[2C1] Veterinary students find ChatGPT practical and relevant but are not concerned about AI replacing veterinarians
Kate Worthing (University of Sydney)

Second-year veterinary students evaluated ChatGPT's utility in creating a 'Visual Learning Tool' (VLT) for a common veterinary pathogen. Through critical appraisal of ChatGPT's out... [more]
[3C1] Empowering Educators and Enriching Students: The Dual Benefits of GenAI in Tertiary Education
Chris Lawler (University of Sydney / Southern Cross University)

An academic course writer's systematic approach for utilising generative AI for online course material creation to for delivery via a Learning Management System will be shared. The approach signi... [more]
12:15 pm
[1C2] Incorporating generative AI in teacher education: Re-designing an existing assignment in EAL/D pedagogy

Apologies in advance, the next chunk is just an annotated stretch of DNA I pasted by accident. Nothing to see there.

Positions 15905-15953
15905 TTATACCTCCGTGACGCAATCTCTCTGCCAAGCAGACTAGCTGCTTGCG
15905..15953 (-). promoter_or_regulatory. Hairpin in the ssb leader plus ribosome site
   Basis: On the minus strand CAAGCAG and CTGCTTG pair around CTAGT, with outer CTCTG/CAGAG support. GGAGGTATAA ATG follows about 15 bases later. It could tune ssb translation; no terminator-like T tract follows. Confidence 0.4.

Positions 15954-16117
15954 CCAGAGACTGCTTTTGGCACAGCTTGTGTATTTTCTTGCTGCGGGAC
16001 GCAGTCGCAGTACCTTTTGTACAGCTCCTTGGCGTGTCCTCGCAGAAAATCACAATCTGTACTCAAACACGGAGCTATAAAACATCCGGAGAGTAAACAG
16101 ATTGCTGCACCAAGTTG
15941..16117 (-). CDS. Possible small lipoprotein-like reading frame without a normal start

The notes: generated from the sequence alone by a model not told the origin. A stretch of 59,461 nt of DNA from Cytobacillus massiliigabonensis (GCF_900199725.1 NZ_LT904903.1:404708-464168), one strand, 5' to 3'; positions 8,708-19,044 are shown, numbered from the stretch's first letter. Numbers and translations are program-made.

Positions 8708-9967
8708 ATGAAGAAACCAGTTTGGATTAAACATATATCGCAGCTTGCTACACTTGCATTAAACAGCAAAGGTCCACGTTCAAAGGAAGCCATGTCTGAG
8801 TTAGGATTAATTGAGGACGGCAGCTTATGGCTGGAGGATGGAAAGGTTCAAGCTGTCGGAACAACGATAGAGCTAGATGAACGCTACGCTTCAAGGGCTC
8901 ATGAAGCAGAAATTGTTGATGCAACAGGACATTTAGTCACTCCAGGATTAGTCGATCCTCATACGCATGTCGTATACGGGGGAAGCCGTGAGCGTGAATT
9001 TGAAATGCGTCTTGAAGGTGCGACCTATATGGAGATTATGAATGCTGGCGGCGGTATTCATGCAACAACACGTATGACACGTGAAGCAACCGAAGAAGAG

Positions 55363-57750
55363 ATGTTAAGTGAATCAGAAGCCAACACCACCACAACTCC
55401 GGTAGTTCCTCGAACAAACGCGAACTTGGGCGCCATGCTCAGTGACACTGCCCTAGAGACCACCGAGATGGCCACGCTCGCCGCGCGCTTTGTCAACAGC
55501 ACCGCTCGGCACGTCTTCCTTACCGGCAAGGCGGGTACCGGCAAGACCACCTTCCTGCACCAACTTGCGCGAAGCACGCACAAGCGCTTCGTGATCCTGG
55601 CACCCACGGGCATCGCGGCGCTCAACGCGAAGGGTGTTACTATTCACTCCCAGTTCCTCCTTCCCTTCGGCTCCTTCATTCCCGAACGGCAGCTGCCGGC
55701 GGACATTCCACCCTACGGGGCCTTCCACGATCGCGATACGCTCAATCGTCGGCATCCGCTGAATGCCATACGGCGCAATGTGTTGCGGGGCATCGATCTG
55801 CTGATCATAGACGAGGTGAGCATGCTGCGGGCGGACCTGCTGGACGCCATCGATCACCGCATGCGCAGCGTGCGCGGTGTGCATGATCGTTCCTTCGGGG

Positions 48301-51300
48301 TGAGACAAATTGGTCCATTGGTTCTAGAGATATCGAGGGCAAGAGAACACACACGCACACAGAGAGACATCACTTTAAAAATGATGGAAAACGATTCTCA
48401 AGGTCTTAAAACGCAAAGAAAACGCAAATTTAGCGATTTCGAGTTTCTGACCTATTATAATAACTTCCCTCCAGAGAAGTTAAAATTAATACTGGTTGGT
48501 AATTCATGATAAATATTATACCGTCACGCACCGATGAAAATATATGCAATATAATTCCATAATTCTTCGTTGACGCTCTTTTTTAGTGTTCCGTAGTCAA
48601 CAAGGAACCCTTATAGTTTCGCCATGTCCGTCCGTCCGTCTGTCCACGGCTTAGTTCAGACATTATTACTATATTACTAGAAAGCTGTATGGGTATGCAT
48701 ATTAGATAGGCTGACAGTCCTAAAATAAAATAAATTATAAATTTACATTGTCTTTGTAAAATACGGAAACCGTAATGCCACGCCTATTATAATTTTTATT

Simone Smala, Suijing Yang (University of Queensland)

EDUC2750 Multilingualism and Education at the University of Queensland integrates ChatGPT into EAL/D pedagogy for pre-service primary teachers. In one assessment item, students analyse and design prim... [more]
[2C2] Fostering critical AI literacy: a balanced response to generative AI in an information literacy unit
John Pike (University of South Australia)

At UniSA College, a 'critical AI literacy' approach was incorporated into an information literacy unit. It involved guiding students in appropriate genAI usage for tasks like refining resear... [more]
[3C2] Widening Participation in the Digital Age: Embracing AI and Equity-Centric Communications to enhance first-year tertiary students’ engagement and sense of belonging.
Nathalie Wierdak (University of Otago)